assessee who are engaged in business activities in the garb of Charitable purpose
Sabarmati Ashram Gaushala Trust ITA No. 670/Ahd/2013
(Ahmedabad ITAT) (cont…)
 Not affect the cases of charitable institutions which are carrying on charitable
activities genuinely
 To decide the applicability of proviso to section 2(15) of the Act:
 the objects
 the purpose and manner of activities,
 whether to make profit or whether the profit earned was incidental to the
activities of the trust,
 overall facts and circumstances in its entirety,
 the volume of the profit received, and
 whether the activities were conducted in a way to fulfill its object of the
trust, which have essentially to be charitable in nature, and the intention of
the trustees, all have to be considered to arrive at a just and fair conclusion.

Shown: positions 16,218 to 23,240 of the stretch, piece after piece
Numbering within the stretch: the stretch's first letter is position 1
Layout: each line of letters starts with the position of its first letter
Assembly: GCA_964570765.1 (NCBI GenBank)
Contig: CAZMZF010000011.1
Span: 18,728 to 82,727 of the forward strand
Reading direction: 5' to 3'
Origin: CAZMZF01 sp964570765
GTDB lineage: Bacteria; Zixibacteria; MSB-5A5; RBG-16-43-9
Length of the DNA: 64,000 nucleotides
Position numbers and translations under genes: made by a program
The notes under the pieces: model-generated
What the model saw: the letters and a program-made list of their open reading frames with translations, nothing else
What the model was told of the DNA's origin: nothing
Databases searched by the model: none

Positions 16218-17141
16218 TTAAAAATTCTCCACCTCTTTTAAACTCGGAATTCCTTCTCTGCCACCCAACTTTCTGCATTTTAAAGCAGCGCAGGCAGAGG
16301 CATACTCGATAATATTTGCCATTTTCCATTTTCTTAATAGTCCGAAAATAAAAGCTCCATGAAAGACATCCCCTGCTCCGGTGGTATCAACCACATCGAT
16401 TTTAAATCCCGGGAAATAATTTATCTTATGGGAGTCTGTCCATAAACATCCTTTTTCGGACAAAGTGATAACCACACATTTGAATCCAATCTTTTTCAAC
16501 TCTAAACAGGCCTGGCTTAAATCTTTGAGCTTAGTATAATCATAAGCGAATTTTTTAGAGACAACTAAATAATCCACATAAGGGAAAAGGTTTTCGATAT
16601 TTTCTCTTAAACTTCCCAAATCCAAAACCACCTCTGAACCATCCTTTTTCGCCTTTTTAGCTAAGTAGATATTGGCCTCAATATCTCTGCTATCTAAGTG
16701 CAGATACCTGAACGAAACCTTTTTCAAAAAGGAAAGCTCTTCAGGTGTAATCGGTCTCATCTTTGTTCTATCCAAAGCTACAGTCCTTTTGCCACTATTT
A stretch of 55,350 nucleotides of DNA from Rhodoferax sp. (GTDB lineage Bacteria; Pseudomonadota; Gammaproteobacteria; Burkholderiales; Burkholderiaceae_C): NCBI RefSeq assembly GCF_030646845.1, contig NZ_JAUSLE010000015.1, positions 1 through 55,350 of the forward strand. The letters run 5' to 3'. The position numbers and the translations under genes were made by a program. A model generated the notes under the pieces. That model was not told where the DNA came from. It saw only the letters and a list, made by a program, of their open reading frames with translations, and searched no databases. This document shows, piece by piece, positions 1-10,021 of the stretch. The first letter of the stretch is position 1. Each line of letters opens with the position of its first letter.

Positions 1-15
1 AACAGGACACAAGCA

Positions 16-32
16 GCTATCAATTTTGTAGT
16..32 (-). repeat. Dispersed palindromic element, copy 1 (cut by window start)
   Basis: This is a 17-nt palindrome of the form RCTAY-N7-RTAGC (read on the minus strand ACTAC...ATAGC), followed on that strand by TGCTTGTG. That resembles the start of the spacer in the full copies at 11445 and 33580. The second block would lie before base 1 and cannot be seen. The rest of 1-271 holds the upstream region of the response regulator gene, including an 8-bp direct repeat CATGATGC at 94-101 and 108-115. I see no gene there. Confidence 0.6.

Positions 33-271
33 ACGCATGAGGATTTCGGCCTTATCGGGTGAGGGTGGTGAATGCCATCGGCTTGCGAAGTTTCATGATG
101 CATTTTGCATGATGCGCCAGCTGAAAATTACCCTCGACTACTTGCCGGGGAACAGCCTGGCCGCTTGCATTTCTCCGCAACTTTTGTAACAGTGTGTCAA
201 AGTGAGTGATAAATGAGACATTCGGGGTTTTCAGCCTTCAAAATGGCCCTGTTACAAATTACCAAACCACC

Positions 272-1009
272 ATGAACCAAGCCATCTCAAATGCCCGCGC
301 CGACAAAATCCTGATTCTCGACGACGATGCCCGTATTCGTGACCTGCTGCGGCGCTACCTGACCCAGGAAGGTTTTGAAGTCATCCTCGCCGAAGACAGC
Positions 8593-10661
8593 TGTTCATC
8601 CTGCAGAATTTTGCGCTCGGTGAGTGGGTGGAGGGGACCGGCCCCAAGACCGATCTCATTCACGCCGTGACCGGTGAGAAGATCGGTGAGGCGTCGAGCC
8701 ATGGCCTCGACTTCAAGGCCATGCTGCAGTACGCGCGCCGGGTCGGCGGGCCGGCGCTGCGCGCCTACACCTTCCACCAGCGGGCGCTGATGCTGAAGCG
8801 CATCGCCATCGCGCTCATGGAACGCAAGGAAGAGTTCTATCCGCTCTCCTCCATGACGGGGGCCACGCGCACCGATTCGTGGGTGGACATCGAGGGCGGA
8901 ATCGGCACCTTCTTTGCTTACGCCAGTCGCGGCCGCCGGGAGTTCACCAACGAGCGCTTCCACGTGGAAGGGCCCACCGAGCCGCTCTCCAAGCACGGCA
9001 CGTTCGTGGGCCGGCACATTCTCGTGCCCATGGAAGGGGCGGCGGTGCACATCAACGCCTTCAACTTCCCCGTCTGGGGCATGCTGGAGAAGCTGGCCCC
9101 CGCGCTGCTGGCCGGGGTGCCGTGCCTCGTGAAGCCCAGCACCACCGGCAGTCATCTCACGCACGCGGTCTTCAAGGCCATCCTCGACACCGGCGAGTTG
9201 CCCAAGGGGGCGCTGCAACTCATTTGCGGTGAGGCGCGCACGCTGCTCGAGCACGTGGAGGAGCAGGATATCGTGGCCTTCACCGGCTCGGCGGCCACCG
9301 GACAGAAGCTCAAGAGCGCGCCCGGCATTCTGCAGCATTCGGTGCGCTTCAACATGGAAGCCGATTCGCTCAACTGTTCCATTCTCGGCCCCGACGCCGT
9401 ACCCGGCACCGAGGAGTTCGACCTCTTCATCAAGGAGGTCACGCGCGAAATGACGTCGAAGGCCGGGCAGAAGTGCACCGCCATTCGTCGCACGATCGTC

Mere selling some product at a profit will not ipso facto hit the
assessee by applying the proviso to section 2(15) and deny the
exemption available u/s 11 of the Act.
Sabarmati Ashram Gaushala Trust ITA No. 670/Ahd/2013
(Ahmedabad ITAT) cont….
 The intention of the trustees and the manner in which the activities of the
charitable trust/institution are undertaken are highly relevant to
decide the issue of applicability of proviso to section 2(15) of the
 Relied on
 CBDT Circular no. 11/2008 dated 19-12-2008
 Decision of Delhi High court in case of ICAI v DGIT
 Decision of ITAT chandigarh bench in case of Himachal Pradesh
Environment Protection and pollution control Board v CIT
Abacus International Pvt. Ltd. 34 21
(Mumbai )
 Facts:
 The assesse is a Singapore tax resident engaged in business of providing
“Computerised Reservation System”(CRS) for airline companies.
 The assesse receive income tax refund along with interest and such interest was